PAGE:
toward smart phones as well as promotional activity as Best Buy tries to keep pace with Amazon pricing," wrote Baker in a note to clients. Greater-than-expected overall and comparable store sales declines were driven by underperformance in gaming, digital imaging, televisions and notebooks, according to KeyBanc Capital Markets analyst Bradley Thomas. Regarding growth areas like e-commerce and international markets like China, Baker and Thomas both noted weaker-than-expected performance. Initially, Schulze's buyout offer was viewed skeptically by analysts because of vague language surrounding the billions in debt financing and private equity co-investment that the company's founder would likely need to take Best Buy private. Analysts also questioned why Schulze, who owns over 20% of Best Buy shares, wasn't willing to throw his entire equity holding in the company into a takeover effort -- the $1 billion in equity that Schulze said he was willing to put into the deal compares with estimates of a $1.7 billion value for his Best Buy stake earlier in August. After carrying around a financing letter from Credit Suisse ( CS) and the purported interest of unnamed private equity investors, Schulze's Aug. 6 bid resembled a Carl Icahn-like takeover choreography. However, Icahn, a famed activist investor, either puts his chips all-in on takeover efforts or folds. In the case of Clorox ( CLX), a similar sized takeover proposal to Best Buy, Icahn put in a tender offer to buy the company and nominated a hostile slate of directors to the cleaning products giant's board. Shareholders rejected Icahn's board nominees and halted his takeover effort, and the failed bid is instructive as Best Buy shareholders are caught between an increasingly uncertain management turnaround effort and murky private buyout offer. Now, the sparring period between Best Buy and Schulze needs to come to an Icahn-like head. For shareholders, it would be best if Best Buy allowed Schulze to conduct due diligence and waive Minnesota laws on forming a private equity consortium, and it also should allow proposals to go to shareholders before 2013. In Schulze's case, he still needs to submit a valid offer for shareholders to even consider.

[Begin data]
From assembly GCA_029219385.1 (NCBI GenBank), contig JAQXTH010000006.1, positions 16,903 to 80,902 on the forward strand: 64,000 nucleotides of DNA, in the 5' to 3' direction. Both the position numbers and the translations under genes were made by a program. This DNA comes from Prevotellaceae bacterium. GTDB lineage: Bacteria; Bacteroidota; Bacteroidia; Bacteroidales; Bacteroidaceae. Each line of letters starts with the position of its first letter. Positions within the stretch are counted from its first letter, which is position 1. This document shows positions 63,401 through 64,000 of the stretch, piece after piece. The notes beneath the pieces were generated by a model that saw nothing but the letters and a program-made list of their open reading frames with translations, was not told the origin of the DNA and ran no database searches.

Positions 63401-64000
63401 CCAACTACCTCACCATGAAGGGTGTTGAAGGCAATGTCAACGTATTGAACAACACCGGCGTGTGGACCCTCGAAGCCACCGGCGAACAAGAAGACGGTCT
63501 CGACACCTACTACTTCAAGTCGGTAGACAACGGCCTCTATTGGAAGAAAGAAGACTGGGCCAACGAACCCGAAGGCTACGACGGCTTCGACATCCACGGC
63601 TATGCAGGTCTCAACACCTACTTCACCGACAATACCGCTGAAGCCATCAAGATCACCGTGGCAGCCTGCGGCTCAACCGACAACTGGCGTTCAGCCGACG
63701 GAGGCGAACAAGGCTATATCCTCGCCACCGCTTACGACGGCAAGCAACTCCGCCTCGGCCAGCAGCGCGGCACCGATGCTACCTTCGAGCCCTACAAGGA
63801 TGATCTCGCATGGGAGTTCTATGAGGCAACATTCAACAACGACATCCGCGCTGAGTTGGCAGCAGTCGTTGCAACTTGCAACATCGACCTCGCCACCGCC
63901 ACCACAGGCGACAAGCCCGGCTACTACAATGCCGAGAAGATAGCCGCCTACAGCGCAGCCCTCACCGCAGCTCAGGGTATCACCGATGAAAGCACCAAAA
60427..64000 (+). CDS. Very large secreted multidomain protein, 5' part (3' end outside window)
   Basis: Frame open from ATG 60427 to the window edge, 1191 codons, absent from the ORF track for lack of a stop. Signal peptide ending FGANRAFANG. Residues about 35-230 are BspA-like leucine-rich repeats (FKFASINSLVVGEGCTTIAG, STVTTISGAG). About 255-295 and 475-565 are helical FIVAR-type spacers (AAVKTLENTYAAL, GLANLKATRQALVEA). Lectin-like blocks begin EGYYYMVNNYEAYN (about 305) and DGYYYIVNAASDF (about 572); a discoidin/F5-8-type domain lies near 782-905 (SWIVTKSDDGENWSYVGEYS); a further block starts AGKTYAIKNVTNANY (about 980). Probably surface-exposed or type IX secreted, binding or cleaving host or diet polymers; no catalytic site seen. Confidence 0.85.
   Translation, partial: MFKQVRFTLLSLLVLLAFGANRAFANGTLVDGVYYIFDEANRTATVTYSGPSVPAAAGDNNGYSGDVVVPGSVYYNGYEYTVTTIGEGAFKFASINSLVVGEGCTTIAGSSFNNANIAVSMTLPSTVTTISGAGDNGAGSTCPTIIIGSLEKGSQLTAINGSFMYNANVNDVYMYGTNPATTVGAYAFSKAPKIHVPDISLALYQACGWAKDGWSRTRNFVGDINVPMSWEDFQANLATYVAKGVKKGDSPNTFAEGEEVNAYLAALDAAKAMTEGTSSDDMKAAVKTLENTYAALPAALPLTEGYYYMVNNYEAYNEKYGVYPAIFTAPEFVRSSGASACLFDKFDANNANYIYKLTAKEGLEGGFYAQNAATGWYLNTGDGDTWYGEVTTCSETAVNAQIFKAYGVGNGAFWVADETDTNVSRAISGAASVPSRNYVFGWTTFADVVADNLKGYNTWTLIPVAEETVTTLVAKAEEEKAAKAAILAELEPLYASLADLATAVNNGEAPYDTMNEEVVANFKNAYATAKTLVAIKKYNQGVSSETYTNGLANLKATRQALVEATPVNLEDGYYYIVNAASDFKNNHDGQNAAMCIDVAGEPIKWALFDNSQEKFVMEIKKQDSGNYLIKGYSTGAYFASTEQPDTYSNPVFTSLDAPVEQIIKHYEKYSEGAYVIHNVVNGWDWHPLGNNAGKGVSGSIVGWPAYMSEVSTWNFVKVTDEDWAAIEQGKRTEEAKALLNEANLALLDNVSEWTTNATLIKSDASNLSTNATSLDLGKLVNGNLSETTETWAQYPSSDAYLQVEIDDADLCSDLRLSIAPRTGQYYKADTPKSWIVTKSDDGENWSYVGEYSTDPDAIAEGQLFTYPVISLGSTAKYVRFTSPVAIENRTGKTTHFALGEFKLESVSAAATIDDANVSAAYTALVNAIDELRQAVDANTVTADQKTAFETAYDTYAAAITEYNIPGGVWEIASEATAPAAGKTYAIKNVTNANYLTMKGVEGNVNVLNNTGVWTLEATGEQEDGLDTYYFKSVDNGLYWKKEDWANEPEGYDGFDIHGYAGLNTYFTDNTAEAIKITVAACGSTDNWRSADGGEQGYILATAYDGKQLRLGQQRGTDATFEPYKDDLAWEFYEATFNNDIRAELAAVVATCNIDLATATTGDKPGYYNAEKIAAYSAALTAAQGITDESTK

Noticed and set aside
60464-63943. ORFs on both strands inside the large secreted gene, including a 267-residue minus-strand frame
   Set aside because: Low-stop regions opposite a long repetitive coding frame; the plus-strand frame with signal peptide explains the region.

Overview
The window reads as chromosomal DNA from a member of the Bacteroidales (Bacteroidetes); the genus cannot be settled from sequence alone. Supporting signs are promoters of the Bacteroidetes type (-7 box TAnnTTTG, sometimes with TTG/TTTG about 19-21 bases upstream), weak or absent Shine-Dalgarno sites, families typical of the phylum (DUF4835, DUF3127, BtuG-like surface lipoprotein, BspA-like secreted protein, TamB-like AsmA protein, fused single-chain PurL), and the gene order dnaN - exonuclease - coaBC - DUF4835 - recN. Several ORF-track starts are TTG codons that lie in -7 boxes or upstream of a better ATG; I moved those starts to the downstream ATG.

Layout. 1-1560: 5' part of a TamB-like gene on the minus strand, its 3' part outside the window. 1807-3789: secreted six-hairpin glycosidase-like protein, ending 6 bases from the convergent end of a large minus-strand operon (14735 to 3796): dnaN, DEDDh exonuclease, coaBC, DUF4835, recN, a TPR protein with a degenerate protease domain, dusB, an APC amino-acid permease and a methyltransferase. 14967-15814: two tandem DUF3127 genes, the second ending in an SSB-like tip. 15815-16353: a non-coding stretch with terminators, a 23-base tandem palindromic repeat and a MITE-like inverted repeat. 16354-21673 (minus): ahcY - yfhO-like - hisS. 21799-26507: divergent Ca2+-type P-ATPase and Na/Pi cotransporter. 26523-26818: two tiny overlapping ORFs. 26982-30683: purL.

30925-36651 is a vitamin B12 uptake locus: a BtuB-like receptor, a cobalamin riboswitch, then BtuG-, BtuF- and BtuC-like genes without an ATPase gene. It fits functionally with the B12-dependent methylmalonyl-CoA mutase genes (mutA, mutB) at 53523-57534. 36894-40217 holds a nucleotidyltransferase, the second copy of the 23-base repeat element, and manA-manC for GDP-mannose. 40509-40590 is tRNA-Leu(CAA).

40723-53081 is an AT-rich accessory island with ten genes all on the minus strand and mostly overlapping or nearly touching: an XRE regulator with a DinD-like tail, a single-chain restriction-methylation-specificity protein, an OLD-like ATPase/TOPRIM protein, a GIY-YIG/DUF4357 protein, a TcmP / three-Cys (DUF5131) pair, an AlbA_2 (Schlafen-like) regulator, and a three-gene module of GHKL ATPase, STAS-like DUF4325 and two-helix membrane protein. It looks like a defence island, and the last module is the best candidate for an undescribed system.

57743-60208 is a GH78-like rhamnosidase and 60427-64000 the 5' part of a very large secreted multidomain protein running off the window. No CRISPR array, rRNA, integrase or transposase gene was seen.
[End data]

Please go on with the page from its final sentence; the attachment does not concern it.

There is reason for investors to take a Schulze takeover attempt seriously if one ever surfaces. The 46-year company veteran's offer now represents a near-60% premium to current Best Buy share value. Meanwhile, Schulze's record and his stated intention of bringing long-time executives back to Best Buy may be a better turnaround solution than newly hired CEO Carlson, whose experience isn't in electronics retailing. In his buyout proposal, Schulze said that former Best Buy executives Brad Anderson and Allen Lenzmeier would "be interested in rejoining the company," potentially restoring a management team that made Best Buy into a leading electronics retailer. During the period from 1991 through 2009, when Schulze, Anderson and Lenzmeier led Best Buy, the company's revenues increased from approximately $900 million to over $45 billion. Earnings before interest, taxes, depreciation and amortization (EBITDA) increased from approximately $30 million to $2.9 billion, Schulze noted in his proposal. Were Best Buy to allow Schulze to proceed without any more gamesmanship, the key will be for debt and private equity investors to agree with Schulze's assertions that he and other former executives can turn the business around. On both financing fronts, though, the proposal appears challenged. "Even if the offer is deemed sufficient by Best Buy's board, there are still significant questions about the ability to raise the necessary financing," wrote UBS analyst Michael Lasser in a note reacting to the initial proposal. Lasser calculates that to raise the equity portion of the deal, a consortium of up to five private equity firms contributing up to $600 million apiece might be needed. There is also uncertainty as to whether Best Buy's balance sheet and declining profitability can withstand the pressures of a debt-fueled buyout. Earlier in August, ratings agency Standard & Poor's downgraded Best Buy's bonds to BB+, a sub investment grade rating otherwise known as "junk," as a result of Schulze's proposal. Citigroup analysts initially estimated that a prospective deal hinges on what's likely to be up to $5 billion in debt financing from Credit Suisse and $4 billion more in investment from a private equity consortium. But analyst Kate McShane notes that debt financing would still require $4 billion to $5 billion in debt, and Citi calculates that market's ability to provide buyout debt has already been stretched at $3 billion to $4 billion in recent deals. Both Lasser and McShane maintained neutral ratings on Best Buy shares and price targets of $20 and $21, respectively -- far below Schulze's prospective offer. Having worked at the retailer for nearly 50 years, the company's founder has a strong hand yet to play in any turnaround pitch to shareholders, financiers and private equity funds. But after making his initial Icahn-like proposal, Schulze now needs to go all in or walk away from the table. For more on potential large buyouts, see details on why reports of LabCorp's ( LH) takeover hinge on a pre-bust M&A market. -- Written by Antoine Gara in New York